I felt Find Your Strongest Life was filled with good stuff, and I relished what it contained, but I was left wanting more without being quite sure of what I still wanted —thus I continue to study it, and be my own work in progress. I’ve now read it through it completely once, and listened to it on audio, and my annotation/ journaling process comes next with a slower, second reading, syncing my progress with my Strong Week Plan and my Weekly Review. When that’s done, I will follow-up with a more in-depth review (as I do feel the book deserves).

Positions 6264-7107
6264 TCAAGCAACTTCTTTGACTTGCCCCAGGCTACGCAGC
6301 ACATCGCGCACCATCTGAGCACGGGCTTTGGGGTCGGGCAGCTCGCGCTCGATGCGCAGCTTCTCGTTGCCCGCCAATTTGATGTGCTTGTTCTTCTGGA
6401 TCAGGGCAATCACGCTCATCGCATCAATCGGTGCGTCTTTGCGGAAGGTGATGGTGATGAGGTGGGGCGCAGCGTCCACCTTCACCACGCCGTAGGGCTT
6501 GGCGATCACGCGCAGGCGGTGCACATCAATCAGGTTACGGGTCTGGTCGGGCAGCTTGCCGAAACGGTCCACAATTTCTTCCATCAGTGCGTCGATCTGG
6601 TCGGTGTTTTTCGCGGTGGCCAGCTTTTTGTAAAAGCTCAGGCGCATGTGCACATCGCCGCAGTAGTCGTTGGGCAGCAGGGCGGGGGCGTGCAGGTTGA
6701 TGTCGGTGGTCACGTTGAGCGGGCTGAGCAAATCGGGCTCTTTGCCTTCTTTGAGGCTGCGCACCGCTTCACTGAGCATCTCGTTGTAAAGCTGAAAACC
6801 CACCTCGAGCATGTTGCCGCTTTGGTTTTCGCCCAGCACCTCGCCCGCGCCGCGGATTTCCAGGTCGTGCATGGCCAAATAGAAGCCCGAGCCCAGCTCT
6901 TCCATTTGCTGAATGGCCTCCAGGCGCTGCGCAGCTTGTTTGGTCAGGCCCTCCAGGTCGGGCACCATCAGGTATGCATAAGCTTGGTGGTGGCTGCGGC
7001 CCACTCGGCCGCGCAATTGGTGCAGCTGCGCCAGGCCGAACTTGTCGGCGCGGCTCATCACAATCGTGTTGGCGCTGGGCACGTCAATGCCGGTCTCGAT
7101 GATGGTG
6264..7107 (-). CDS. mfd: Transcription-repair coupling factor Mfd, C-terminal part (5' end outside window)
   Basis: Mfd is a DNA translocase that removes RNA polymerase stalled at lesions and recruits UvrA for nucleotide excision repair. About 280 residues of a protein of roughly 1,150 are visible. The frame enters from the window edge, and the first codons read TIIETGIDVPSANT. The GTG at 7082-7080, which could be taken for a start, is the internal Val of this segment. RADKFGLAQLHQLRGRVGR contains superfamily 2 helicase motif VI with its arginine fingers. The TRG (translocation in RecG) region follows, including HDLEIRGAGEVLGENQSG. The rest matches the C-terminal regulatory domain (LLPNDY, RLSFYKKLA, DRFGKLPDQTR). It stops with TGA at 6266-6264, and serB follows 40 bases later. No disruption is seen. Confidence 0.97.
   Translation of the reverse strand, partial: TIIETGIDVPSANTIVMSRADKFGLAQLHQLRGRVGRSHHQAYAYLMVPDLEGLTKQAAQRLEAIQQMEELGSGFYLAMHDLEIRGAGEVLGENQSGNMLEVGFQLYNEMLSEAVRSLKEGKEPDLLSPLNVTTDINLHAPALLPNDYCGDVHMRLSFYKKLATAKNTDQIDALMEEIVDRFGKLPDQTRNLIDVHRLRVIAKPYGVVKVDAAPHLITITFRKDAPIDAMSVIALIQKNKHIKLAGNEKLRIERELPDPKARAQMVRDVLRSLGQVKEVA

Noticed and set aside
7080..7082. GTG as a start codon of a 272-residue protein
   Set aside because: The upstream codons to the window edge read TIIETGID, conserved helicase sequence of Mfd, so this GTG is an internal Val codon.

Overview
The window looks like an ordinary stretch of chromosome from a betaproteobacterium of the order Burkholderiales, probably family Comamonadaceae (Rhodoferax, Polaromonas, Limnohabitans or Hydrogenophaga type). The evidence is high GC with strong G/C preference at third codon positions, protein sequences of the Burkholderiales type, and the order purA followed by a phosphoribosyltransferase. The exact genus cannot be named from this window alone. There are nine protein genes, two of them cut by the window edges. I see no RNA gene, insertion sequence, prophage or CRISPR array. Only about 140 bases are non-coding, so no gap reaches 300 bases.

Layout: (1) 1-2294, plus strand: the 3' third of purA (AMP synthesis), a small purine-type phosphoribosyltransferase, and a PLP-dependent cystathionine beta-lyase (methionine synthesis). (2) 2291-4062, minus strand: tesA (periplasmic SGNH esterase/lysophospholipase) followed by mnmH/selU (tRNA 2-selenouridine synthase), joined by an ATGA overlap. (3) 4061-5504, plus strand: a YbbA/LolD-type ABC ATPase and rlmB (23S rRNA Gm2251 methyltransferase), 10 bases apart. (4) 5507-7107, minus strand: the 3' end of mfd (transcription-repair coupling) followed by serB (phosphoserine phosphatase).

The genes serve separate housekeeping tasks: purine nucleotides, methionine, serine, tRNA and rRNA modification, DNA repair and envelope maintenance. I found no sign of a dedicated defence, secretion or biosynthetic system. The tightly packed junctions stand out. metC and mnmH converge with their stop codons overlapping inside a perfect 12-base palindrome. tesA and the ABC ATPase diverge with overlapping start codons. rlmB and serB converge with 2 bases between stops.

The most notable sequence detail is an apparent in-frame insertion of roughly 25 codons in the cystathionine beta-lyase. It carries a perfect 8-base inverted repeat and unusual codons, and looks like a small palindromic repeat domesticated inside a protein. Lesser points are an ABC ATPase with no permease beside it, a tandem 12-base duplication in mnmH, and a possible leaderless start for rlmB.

Meanwhile, I want you to start reading it too. Then we can talk more about it together.

Still here guys? Hope so!

I decided to talk about this now, because I know many of you are doing your strategic planning for the coming year, and MWA Key 7, strengths management, is a GREAT goal for Alaka‘i managers to work on. Do it for you, and then do it for your team, being their empathetic coach. Enroll in Buckingham’s mission, for this is what all managers need to do!

“My mission is to help each person identify her strengths,
take them seriously, and offer them to the world.”
— Marcus Buckingham

If each Alaka‘i manager were to think of his or her view of “the world” as their workplace, we’d make a significant difference for so many people. DO commit to working on your strengths in 2010.